Rudolph And Santa's Other Reindeers
Maybe it's the undeniable alliterative appeal of Rudolph the Red-Nosed reindeer
that makes him the most known or popular of all Santa's nine flying reindeers.
It certainly doesn't seem as easy to come up with a similar catchy description
for the others - Dasher, Dancer, Prancer, Vixen, Comet, Cupid, Donner and
Blitzen - as named in the song.
The story of Rudolph
whose glowing red nose made him a standout, first
appeared in 1939 when Montgomery Ward department
stores distributed about 2.4 million booklets with
the poem in the form of a story about "Rudolph
the Red-Nosed Reindeer."
It was written by Robert L. May, who worked in the
store's advertisement or marketing department, to be
used to attract more people into the store. When the
booklet was reissued in 1939, sales soared to more
than 3.5 million copies. But it wasn't until a decade
later, in 1949, that the story really gained immense
popularity when Gene Autry sang a musical version of
the fable. As a Christmas song, it is second only in
popularity to 'White Christmas.'
Rudolph, the nineth reindeer, whose lighted nose
guides Santa's sleigh through the night, is now known
worldwide as the song has been translated into more
than 20 different languages and an animated
television movie has also been based on the story.
Rudolph and his noticeable nose have also become the
subject of jokes and sparked more interest in
reindeers which has led to much research into Santa
and the flying reindeers who pull his sleigh through
Along with the catchy rhythm of the lyrics, Rudolph's
story is also appealing because of the moral lessons
it contains. As the story goes, Rudolph was
ostracized by the other reindeers, which laughed and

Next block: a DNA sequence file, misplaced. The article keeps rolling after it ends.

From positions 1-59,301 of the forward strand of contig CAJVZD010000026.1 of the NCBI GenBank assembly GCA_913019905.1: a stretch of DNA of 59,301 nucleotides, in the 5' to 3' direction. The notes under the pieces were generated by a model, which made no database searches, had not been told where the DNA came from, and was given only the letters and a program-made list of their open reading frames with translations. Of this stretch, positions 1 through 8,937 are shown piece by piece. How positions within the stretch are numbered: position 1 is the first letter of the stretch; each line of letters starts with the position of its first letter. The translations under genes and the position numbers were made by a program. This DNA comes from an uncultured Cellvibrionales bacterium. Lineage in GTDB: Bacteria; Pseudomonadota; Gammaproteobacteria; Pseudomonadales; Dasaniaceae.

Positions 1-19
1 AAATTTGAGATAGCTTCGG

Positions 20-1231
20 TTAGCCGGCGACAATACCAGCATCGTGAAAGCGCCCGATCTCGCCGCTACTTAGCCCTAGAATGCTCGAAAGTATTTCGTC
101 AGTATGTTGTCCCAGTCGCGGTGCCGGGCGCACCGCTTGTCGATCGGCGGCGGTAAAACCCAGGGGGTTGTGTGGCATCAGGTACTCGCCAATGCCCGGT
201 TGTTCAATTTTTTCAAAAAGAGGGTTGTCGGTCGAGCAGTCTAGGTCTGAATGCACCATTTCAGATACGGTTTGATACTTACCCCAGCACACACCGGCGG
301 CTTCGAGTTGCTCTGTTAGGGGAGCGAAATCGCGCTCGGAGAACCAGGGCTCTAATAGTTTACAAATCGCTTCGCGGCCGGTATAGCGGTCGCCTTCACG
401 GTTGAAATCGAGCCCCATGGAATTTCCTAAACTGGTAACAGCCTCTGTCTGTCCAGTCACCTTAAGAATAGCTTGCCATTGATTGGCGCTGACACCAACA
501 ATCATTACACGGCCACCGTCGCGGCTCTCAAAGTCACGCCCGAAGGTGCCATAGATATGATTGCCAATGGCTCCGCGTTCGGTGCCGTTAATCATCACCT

teased him about his shiny red nose. But on a foggy
night, when Santa must have been concerned that he
may not be able to deliver his Christmas gifts around
the world, Santa spotted him and kindly asked if he
would step to the front as the leader to 'guide my
sleigh tonight.' His shiny red nose would after all
be very useful in lighting the way,
Santa thought. From then on 'all of the other
reindeers loved him," and rightly predicted that
he 'would go down in history.'
Among the moral lessons the story can impart is, that
an attribute that is perceived as negative or as a
liability, can be used for a positive purpose or,
become an asset. It also makes the point, that an
individual should not let the negative behavior of
others define him or her and limit expectations of
what can be achieved. And it also illustrates how
quickly opinions and attitudes about a person can
The question still lingers however, of where Rudolph
came from. He is commonly regarded as the son of
Donner (or Donder), one of the original eight
reindeers. But the Snopes.com site rejects this
however, saying that he dwelled in a reindeer village
elsewhere and it was there that he was seen by Santa,
who had already started on his Christmas Eve journey
to deliver gifts. And in a more modern evolution of
the story according to Wikipedia.com, an animation by
the British Broadcasting Corporation (BBC) introduced
a son, named Robbie, of Rudolph. That son has now
become the tenth reindeer.
It's also interesting to note, that the idea of
Santa's sleigh being pulled by reindeers, was
originated in the poem, 'Twas The Night Before
Christmas.' That poem tells the story of St.
Nicholas, who is Santa, calling his eight tiny
reindeers by their names, as previously mentioned,
just before he came down the chimney of a house to
start filling the stockings from a sack full of toys
he carried on his back.